According to the New York Times, Colin Powell — the former chairman of the Joint Chiefs of Staff, secretary of state and national security advisor — died Oct. 18 of complications of COVID-19.
He passed away at the age of 84 on a Monday. In his roles, Powell was influential for the national security of the U.S. He had recently gotten the COVID vaccine.
According to the New York Times, he was the first Black national security adviser, chairman of the Joint Chiefs of Staff and secretary of state. Powell also served in the Army for 35 years.
He was born in Harlem, grew up in the South Bronx and graduated from City College of New York. During his time in college, he decided to join the Army through the R.O.T.C. He began as a second lieutenant in the Army which had recently become desegregated.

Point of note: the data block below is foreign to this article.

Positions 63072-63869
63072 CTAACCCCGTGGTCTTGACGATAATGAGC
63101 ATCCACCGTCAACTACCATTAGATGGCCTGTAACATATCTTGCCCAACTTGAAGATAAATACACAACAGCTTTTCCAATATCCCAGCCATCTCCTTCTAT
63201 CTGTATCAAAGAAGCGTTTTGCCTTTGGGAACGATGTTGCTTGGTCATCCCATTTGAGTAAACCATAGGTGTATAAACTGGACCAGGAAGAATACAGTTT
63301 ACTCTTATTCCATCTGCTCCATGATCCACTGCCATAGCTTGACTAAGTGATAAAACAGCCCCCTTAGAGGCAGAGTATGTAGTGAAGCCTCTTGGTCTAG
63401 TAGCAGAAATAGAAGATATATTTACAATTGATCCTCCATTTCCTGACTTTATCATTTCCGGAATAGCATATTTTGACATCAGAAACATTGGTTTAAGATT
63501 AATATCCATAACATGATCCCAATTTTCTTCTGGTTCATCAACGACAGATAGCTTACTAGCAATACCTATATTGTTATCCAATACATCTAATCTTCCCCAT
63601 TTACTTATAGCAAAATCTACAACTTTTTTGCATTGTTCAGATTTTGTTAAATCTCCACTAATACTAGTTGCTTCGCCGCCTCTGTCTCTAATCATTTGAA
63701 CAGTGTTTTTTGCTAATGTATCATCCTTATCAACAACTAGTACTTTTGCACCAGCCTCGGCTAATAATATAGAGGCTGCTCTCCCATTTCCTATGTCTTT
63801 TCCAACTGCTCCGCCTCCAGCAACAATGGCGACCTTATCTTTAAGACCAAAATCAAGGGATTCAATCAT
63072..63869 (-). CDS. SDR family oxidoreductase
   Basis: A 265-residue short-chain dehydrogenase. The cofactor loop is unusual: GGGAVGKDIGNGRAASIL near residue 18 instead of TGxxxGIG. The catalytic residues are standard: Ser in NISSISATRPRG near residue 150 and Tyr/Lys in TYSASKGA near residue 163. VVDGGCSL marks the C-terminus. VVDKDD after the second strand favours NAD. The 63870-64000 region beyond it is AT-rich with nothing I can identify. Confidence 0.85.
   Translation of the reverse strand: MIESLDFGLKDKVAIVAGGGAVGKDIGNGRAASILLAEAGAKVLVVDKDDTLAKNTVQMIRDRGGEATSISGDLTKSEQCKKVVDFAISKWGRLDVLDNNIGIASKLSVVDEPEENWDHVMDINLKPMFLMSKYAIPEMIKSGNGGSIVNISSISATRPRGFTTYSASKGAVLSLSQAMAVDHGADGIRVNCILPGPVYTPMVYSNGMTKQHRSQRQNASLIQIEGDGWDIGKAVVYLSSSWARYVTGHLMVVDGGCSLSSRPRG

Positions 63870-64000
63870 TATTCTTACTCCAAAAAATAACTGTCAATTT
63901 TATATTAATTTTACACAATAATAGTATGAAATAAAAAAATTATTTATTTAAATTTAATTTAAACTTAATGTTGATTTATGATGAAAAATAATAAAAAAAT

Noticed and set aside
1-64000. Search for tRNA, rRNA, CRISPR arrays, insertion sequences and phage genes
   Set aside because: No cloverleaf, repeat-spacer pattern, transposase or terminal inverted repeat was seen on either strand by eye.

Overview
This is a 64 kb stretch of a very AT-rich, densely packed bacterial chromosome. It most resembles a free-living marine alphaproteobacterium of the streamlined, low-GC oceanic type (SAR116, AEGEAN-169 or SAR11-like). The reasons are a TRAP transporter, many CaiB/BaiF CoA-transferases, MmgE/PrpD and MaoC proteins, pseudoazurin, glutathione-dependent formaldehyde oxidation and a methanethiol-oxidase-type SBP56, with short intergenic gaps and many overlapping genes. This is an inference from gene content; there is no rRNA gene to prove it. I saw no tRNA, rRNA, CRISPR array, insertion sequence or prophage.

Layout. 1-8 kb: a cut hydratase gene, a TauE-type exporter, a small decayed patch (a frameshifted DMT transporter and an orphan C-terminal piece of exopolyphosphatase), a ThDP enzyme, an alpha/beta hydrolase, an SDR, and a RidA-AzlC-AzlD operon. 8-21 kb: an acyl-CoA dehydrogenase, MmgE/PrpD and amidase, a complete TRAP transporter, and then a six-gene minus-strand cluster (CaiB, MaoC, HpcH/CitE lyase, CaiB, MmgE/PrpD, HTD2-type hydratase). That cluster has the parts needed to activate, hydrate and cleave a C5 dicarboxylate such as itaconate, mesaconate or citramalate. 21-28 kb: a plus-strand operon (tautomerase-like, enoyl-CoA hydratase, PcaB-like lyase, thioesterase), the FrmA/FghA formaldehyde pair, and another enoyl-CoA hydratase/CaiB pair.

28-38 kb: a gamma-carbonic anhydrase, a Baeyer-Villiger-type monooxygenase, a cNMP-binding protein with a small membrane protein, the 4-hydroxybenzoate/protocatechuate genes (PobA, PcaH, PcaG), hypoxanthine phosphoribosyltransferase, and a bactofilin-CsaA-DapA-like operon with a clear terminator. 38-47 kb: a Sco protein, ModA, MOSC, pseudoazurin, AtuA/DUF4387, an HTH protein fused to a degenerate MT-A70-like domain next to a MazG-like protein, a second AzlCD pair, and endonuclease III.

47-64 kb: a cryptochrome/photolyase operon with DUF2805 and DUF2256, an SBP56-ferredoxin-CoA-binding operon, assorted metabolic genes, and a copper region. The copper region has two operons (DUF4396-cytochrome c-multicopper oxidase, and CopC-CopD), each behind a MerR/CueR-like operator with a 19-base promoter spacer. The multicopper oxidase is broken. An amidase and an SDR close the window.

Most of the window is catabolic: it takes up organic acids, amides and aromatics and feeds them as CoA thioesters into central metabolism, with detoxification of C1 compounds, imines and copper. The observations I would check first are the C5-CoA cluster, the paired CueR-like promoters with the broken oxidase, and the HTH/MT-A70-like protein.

Powell served twice in Vietnam, became the national security adviser to Ronald Reagan during his presidency nearing the end of the Cold War. He assisted in Reagan's negotiations for arms treaties and cutting ties with Mikhail S. Gorbachev, the Soviet president at the time.
With his position as chairman, Powell was able to construct multiple invasions. In an interview with the New York Times in 2007, Powell once talked about himself saying, “‘Powell is a problem-solver — he was taught as a soldier to solve problems. So he has views, but he’s not an idealogue. He has passion, but he’s not a fanatic.”
This statement of his is reflected in his time serving in the Army and as security advisor for both Ronald Reagan and George W. Bush. He lived his life to solve problems that he saw in the world.